Vivid and engaging, well-paced and superbly detailed, this witty, intimate memoir is an enchanting lens through which to view the early part of the twentieth century.
About the Author
Pamela Hicks is the daughter of Lord Louis and Edwina Mountbatten. She was Lady-in-Waiting to the Queen both when she was a princess and following her coronation. In 1960 she married the internationally celebrated designer David Hicks. She is the author of India Remembered and lives in Oxfordshire.
"Joyously entertaining...In what is arguably the poshest book that ever has or will be written, Hicks remembers it all with immense charm, wit, and brio, capturing a bygone world of country estates, glass cigarette holders kept in a petticoat pocket, sapphire-studded powder compacts, dials on bedroom doors turned to indicate when you'd like to be woken with tea and biscuits, and enough pets to populate an exotic zoo....entrancing."
"If you are addicted to "Downton Abbey," chances are that you will relish Daughter of Empire, a British aristocrat's memoir of her childhood and coming of age…. Her contribution—and it is a valuable one—is to provide the personal details that make history come to life. She writes in a natural, conversational style, with a wry sense of humor. She is also a keen observer of a way of life now vanished, except on PBS.”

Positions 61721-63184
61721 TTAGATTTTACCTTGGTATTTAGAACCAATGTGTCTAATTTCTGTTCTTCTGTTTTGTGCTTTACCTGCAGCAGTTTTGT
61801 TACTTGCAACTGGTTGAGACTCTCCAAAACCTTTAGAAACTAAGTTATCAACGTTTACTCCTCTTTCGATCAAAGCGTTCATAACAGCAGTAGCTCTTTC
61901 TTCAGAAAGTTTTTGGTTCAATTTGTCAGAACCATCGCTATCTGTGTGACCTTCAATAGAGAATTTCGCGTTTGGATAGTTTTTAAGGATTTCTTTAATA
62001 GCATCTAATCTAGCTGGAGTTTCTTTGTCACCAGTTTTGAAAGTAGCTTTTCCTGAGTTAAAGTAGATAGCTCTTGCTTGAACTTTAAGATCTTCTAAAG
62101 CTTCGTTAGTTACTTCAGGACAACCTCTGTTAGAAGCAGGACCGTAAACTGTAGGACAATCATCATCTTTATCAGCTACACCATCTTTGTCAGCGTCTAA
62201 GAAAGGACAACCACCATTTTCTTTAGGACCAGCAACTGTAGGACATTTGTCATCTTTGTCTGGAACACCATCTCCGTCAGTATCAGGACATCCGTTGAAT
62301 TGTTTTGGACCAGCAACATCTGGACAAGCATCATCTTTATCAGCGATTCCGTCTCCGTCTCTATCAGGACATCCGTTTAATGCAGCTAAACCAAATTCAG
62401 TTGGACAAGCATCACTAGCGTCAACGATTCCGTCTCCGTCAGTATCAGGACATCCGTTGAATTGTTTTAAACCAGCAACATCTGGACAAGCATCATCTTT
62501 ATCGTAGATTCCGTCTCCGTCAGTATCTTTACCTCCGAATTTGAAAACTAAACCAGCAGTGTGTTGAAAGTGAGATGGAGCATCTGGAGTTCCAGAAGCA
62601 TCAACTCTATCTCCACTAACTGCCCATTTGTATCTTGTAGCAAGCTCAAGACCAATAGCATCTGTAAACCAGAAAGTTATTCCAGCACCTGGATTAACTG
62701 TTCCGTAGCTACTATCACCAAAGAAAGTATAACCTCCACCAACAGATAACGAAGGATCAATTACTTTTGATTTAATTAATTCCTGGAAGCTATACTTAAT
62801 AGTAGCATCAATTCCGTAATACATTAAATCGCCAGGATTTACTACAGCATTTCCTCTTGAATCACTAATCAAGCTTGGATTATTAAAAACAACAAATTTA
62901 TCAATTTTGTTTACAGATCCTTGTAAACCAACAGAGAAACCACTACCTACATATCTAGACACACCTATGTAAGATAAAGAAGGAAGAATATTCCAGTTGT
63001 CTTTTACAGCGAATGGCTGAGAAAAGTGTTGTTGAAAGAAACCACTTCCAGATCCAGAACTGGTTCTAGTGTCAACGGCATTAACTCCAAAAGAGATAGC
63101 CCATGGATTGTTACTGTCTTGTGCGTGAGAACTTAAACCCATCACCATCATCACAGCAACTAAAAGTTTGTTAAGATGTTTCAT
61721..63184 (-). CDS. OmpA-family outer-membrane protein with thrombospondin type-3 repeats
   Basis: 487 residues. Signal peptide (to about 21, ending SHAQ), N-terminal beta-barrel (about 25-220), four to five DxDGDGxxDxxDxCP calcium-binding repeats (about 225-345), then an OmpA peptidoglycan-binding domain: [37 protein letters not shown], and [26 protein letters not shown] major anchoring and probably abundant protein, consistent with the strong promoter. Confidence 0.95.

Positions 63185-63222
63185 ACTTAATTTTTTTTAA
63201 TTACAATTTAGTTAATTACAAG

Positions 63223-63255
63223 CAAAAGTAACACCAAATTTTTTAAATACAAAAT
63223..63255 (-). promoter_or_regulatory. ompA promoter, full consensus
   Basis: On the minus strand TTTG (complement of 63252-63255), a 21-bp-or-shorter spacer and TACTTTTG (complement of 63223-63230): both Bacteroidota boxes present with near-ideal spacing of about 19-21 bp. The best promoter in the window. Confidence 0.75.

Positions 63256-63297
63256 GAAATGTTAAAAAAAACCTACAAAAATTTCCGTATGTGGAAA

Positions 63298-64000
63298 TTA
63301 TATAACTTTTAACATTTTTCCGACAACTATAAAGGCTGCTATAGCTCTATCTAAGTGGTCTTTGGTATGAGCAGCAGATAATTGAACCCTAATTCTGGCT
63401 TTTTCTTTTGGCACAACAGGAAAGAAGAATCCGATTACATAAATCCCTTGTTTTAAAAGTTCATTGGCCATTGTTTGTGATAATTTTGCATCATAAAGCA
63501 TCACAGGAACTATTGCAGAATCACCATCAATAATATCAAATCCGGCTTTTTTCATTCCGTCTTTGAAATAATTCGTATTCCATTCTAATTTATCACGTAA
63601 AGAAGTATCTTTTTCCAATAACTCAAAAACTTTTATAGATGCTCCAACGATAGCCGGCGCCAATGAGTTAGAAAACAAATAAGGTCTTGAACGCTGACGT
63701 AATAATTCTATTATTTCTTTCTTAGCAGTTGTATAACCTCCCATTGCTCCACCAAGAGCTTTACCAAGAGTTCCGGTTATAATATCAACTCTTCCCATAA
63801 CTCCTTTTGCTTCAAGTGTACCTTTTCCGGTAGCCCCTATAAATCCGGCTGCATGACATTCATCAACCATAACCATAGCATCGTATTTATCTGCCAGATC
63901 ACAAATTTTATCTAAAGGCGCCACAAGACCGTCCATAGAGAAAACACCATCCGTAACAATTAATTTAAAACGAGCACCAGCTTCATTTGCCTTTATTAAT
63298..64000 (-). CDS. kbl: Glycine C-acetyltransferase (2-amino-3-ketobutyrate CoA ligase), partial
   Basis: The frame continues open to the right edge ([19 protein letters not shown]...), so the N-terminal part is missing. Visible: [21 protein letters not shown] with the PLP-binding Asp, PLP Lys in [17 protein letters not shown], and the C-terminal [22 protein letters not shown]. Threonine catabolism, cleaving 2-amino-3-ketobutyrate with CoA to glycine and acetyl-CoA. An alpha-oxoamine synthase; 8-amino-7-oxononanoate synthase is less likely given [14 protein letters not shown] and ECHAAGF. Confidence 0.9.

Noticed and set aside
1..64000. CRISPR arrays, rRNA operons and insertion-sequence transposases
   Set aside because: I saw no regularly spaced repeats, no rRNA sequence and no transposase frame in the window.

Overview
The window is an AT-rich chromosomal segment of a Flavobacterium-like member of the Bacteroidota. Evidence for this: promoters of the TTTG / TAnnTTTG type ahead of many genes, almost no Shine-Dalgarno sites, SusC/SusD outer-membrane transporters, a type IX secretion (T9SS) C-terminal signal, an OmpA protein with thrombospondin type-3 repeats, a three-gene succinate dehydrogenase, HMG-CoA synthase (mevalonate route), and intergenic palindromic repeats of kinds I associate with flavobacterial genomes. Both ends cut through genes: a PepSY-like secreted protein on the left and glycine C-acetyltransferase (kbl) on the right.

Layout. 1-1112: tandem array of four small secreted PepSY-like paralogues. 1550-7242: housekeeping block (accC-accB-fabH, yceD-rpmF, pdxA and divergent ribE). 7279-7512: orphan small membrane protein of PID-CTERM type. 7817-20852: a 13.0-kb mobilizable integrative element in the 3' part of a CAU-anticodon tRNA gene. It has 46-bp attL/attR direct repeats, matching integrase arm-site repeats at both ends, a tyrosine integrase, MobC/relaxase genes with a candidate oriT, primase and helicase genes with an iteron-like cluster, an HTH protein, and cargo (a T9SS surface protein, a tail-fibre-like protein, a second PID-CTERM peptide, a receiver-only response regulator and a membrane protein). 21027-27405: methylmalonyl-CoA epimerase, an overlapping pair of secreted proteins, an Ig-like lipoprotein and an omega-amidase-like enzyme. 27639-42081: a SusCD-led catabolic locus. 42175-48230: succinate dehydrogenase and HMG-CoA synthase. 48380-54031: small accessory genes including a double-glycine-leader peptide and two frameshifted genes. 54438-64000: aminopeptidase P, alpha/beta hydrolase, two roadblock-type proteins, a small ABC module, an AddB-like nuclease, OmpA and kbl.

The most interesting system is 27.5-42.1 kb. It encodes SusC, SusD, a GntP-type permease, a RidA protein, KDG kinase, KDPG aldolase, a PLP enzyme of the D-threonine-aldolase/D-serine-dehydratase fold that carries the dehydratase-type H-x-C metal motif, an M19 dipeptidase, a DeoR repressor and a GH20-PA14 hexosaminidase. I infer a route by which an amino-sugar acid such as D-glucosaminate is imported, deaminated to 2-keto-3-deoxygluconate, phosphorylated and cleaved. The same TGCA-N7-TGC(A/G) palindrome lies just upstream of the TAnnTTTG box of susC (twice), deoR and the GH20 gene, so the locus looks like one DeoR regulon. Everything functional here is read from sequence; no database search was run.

“Think Wodehouse with an R rating…Hicks has a talent for the telling detail and can deliver a line with an appealing and often amusing briskness.”
“Are you still recovering from royal-baby fever? Counting down the days until the newest season of “Downton Abbey”? A new memoir, Daughter of Empire, by Lady Pamela Hicks — whose father was Lord Louis Mountbatten, whose cousin is Prince Philip and whose great-great-grandmother was Queen Victoria — may be just what you need.…Lady Pamela presents an honest yet blithe portrayal of her famous, eccentric family and offers a glimpse into the inner circle of Britain’s royalty.”